One of the principles of childhood development that we practice in our family is the importance of teaching our children how to struggle. Unfortunately, most parents don't understand what this means. In their attempts to give their children more than they had, they enable them in such a way that makes it difficult for them to learn that they must strive for what they want. In this article, I'll teach why and how to teach your children to struggle.
Every stage of child development has struggles and developmental tasks that must be overcome in order to progress to the next. For instance, crawling is essential not only as a prelude to walking, but because it develops the brain/body connection in such a way that scientists are just beginning to understand. (Learning disabilities are often found in children who were encouraged to bypass crawling in favor of walking. Pushy, over-enthusiastic parents who have no tolerance for babies can do a lot of damage to their kids.) Progression through developmental stages then, should be determined by the child, rather than the parent. Although it's good to encourage our child's development, it is ill-advised to force.
Essential in a child's ability to move through the stages of childhood development is a sense of trust in the parent. If your child knows that you will help her when she cannot help herself and soothe her when she needs comfort, then she will develop the sense of security necessary to explore her environment with confidence.
Childhood development is a process of unfolding. Each newly acquired skill leads to another. It’s important to respect each step because each progression requires new levels of concentration, coordination, balance and control. Although most of us do not subscribe to our parents theory of sink-or-swim, we must learn to see that some challenges and struggles are inherently healthy for a child.
Although a child acquires new skills through a willingness to struggle, take care that the level of difficulty doesn’t exceed the child’s abilities. A child who is constantly frustrated by tasks that exceed her skill level will start to feel that she is incompetent. Obviously, this is not what you want to create.
The value of struggle in childhood development is that it teaches children that patience, determination and practice will pay off. Most important, struggling teaches kids how to struggle, which is necessary component for success in life.
How early in your child's development can you start teaching her to struggle? As soon as she begins to reach for things. If your baby is lying on the floor on her tummy and can lift her head and reach for things, place an object just outside her grasp. Let her strain a bit to get a hold of it. If you just hand it to her, then she won't gain confidence in her ability to get things on her own.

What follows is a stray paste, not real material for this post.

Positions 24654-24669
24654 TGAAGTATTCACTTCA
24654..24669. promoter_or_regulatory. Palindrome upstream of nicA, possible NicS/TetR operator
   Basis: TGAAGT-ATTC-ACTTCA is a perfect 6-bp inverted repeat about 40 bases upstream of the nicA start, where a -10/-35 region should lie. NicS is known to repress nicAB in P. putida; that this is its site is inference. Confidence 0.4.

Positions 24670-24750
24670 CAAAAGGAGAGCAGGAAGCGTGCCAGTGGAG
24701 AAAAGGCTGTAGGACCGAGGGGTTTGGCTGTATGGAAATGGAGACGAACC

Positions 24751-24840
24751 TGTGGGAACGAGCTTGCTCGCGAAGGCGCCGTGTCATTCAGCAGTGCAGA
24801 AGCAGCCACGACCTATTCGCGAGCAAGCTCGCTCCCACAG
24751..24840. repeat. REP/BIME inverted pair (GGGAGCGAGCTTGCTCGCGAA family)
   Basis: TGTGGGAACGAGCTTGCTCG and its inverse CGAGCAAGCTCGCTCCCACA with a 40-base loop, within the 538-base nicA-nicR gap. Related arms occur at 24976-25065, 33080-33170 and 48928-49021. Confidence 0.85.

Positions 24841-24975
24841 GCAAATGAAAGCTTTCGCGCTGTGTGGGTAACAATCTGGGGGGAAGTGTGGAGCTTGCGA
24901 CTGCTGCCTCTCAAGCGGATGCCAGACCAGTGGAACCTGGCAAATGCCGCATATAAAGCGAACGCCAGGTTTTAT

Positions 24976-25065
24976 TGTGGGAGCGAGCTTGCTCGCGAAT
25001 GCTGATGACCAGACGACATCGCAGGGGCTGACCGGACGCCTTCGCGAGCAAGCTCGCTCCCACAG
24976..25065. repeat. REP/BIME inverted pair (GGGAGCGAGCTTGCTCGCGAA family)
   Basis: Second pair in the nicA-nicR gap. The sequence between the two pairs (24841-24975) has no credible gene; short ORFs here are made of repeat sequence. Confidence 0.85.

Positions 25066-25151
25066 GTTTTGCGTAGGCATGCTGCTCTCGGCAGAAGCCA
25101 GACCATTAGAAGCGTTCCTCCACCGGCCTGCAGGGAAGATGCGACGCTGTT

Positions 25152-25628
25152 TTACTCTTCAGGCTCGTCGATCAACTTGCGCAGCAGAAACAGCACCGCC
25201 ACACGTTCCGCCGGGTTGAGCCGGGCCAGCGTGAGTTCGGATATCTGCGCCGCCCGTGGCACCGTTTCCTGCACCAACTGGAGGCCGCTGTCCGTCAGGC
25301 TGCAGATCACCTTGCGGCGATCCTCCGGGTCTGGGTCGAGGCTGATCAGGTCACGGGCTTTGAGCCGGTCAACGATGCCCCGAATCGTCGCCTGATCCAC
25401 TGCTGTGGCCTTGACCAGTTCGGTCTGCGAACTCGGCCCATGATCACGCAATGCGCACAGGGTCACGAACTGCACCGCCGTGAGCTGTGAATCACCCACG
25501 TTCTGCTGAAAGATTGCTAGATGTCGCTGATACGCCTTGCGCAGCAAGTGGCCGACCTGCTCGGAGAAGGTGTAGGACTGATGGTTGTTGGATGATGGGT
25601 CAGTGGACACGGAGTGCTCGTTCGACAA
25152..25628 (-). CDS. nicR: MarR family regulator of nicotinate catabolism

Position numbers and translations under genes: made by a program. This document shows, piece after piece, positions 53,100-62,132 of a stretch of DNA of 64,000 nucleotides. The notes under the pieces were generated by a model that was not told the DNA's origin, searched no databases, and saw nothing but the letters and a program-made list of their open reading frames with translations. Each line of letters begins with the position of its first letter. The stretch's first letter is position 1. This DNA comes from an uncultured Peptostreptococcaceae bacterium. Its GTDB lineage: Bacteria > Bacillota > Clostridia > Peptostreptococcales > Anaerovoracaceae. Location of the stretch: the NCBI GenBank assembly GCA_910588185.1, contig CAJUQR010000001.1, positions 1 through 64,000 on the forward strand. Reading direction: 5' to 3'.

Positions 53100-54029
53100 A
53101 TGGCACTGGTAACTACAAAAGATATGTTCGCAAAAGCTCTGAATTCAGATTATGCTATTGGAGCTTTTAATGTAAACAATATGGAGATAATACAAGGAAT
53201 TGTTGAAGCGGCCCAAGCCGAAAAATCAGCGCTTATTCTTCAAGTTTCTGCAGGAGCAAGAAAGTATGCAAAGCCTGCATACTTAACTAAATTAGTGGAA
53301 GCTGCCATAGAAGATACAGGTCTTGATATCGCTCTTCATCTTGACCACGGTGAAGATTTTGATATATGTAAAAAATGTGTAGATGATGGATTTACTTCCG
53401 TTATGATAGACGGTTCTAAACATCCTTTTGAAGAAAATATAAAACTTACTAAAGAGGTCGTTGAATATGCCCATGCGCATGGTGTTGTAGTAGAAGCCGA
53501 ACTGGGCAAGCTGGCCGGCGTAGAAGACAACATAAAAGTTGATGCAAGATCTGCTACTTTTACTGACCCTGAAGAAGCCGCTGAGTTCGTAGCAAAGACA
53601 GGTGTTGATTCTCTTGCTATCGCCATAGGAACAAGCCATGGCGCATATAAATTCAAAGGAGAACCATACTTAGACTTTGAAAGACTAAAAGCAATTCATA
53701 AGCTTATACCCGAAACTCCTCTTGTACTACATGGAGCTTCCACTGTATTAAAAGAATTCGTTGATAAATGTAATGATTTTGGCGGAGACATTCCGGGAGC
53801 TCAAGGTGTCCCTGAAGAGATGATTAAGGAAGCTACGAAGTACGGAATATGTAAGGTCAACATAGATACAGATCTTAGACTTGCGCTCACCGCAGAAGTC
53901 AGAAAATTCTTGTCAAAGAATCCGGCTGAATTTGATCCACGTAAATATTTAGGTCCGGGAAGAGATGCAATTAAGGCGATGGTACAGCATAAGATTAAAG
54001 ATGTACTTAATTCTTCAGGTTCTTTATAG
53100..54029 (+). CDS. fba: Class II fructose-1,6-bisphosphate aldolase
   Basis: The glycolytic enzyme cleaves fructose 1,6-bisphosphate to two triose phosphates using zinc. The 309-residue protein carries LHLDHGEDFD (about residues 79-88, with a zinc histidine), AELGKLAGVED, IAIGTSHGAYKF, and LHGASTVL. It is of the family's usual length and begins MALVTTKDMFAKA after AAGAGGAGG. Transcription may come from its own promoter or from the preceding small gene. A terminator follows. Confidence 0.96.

If your child is trying to climb up on the couch, but can’t do it by herself, give her a tiny boost, rather than picking her up and placing her on the couch. Each time she tries, give her less help. Eventually, she’ll learn how to climb up on her own.
If we allow our kids to develop the skills to do things for themselves, then we lay the groundwork for self-accomplishment. Teaching a child the value of struggle early on is essential. Once a child learns how to struggle, they can struggle through anything, including the unforeseen challenges that life presents us with.
It’s difficult to teach the importance of struggle to children who’ve been spoiled because they haven’t learned the value of working toward a goal. Although they may pretend that they can do anything, inside they feel like losers because they haven’t developed the confidence that comes through struggle and accomplishment or knowledge that each new challenge is just another mountain they can climb.
Here are more examples of how to teach your child to struggle with tasks that engage his interest and are appropriate to his level of development.
The other day, I took my boys to the park. To his great delight, my two-year old son, Colt, found a basketball which he pushed against a three-foot, chain link fence. He stood atop the ball, so he could climb over the fence. Some mothers would have scolded him angrily or fearfully, but I stood by, near enough to help him if he needed it, but far enough away to allow him to accomplish this task on his own. After all, he'd created a reasonably safe challenge for himself.
This is the key to assisting childhood development: allow your child to choose his challenges, as long as his safety is not at risk. Colt climbed to the top of the fence, then climbed back down with a giant grin across his face.
As parents, we must provide for and protect our children, but we should balance this by teaching them the value of learning how to struggle because its a crucial skill in terms of human development and success throughout life.
Allow your child the delight in taking those first shaky steps and meeting intriguing challenges head-on. It is their confidence in their ability to do so that will lead them on the winding road toward their dreams.
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